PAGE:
"Life is incredibly complicated, and the proof is that when you confront any simple, stopped part of it you are stupefied."

Monday, 4 January 2010

Paul Bunyan, The Red River Lumber Runner

So at the moment I am trying to figure out a way to write about this guy, Paul Bunyan ---->

Paul is unique in many ways: for a start he is between 28 and 37 feet tall, is over 100 years old and uses pine trees as disposable hair brushes. Oh, and he also has more than one birthplace. One legend has it that he was born on the East Coast, in Maine, and that when he was given a double-sided axe as an 18th birthday present, he was off, cutting his way across the country. Others claim he was raised in Minnesota, brought to life by the tales of the woodsmen and lumberjacks, some of who allegedly tied whole sides of bacon to the bottom of their boots and used them as skates to grease his pancake griddle. Those who know him as a resident of Westwood, CA would say that was his true home, and they may have a point. In the early 20th century, a man called T.B. Walker built a town on the back of an enormous wealth made with the Red River Logging Company. He envisaged Westwood as the lumber capitol of America, and for many years it was, owning both the world's largest pine timber mill and consequent pile of sawdust. Paul Bunyan appeared in his trade-mark plaid shirt and jeans combo in advertisements devised by William Laughead, ex-logger and author of The Round River Drive, a book of tales about the logging camps, in which the giant lumberjack made his first appearances. Now Westwood is a shadow of its former self, its population reduced to a tenth of is original size, it relies mainly on tourism, and owes much to Laughead and Bunyan. Much like T.B. Walker and the Red River Lumber Company, Paul Bunyan always went 'where there's lots of trees and plenty of room', which was most of the North West of the country. In American Folklore, Bunyan stands for strength, progress and determination. He is the epitome the pioneering spirit that has seen all the boom industries come, provide for a period of time, and go, leaving behind the husks of towns, and weather-battered monuments. This image (above) of a talking, moving, winking Bunyan, the tallest replication in the world, stands in front of the entrance to the Trees of Mystery, a roadside attraction in northern California. The park features a short, sign-posted nature trail, a restaurant, gift shop and museum that are all Bunyan-themed. It is perhaps the most suitable place for a Statue of the folk hero, a figure as "mysterious" as the several malformed redwoods that give the attraction its name.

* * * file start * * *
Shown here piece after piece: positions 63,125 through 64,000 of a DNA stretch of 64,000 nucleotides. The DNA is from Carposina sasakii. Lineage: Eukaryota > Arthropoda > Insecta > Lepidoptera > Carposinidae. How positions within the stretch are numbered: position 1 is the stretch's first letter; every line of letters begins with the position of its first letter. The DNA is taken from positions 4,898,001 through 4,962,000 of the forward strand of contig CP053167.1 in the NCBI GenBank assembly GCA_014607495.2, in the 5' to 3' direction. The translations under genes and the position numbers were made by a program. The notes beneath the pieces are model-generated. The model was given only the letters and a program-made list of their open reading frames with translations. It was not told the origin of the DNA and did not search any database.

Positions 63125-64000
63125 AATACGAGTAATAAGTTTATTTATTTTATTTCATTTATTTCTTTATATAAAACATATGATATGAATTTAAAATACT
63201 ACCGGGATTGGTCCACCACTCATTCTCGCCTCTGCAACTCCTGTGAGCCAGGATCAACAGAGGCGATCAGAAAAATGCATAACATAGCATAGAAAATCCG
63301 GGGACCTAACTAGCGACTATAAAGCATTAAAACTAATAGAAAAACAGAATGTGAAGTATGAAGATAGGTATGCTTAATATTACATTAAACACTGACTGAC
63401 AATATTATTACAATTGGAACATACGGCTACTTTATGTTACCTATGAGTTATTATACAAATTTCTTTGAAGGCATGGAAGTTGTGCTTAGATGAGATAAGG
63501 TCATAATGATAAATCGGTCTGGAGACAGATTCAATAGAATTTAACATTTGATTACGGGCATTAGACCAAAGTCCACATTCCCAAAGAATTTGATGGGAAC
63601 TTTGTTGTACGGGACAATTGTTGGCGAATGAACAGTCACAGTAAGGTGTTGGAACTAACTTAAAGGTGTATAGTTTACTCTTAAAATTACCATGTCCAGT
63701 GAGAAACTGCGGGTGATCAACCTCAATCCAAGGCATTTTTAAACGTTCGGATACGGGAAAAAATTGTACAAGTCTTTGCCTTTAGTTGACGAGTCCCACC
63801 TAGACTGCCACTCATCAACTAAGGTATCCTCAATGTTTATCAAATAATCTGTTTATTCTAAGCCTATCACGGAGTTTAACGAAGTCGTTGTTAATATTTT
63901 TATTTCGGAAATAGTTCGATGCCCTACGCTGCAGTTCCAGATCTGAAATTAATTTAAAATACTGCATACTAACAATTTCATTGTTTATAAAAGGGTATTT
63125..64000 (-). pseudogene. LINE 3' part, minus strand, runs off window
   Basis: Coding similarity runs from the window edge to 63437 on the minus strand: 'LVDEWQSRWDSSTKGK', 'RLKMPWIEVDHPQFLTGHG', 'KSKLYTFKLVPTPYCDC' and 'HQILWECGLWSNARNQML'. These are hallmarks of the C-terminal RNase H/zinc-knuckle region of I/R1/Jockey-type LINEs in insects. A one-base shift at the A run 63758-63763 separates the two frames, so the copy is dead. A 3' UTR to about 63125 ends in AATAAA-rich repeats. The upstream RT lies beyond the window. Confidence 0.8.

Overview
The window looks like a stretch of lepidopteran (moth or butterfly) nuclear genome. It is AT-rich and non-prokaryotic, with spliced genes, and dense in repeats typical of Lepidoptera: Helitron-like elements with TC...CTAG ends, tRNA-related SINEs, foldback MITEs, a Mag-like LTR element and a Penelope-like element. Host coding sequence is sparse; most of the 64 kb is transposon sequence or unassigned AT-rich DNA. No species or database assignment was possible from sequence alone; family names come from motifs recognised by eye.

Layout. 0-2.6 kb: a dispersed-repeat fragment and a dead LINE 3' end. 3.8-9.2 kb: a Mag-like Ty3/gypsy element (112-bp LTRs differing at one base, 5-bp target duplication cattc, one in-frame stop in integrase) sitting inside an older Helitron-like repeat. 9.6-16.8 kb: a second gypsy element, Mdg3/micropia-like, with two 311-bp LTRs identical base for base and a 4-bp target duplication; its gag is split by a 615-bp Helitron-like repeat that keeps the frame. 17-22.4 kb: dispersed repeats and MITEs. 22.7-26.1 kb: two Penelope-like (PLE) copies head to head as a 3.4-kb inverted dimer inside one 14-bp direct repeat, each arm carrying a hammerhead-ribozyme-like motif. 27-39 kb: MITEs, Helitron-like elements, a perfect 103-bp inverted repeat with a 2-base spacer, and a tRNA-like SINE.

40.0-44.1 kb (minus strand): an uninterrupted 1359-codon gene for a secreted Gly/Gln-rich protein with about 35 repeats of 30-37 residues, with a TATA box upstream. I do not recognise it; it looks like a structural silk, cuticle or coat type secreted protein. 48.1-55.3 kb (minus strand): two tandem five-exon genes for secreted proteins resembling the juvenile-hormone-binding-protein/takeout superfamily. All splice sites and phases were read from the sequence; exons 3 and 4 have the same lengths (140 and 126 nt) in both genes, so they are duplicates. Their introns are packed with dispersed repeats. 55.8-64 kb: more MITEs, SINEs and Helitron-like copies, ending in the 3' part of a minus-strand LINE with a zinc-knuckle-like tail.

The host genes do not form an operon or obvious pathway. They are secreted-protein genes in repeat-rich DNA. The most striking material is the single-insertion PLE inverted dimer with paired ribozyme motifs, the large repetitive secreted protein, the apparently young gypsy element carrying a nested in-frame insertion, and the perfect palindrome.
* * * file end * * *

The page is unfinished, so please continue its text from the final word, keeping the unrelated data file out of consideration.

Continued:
Sunday, 3 January 2010

Chicago, Pt. I

“ …a man in himself is a city… if imaginatively conceived- any city, all the details of which may be made to voice his most intimate convictions.”

-William Carlos Williams

Chicago: Pt. I

This young man is not a city; he’s a dash of seeds in the wind,

a swaggerer, a gambler, a pearl-diver.

He is a boy brimming with promise,

he is in many ways his parent’s child still.

There are older men in the east

who sneer at the way he holds his hand out for rain.

They can smell it coming;

they are wise now, they have developed systems,

they have pulled hard to get where they are

-it’s not something every man can achieve,

and don’t you forget it.

They talk amongst themselves of the day they arrived,

how they discovered that green tussock, that willing field,

or the way some stumbled into a valley,

and how it was on fire with sunlight and willow dust

and crimson leaves and birdsong-

they had no clue it was there!

They dug fingers deep into the soil

to test its richness,

and drank the river water to taste if it was sweet and clean.

Then they spread out on the grass,

and eventually grew roots and broad shoulders,

and beards of smoke, which tumbled into the sky.

They take a long draw on their own history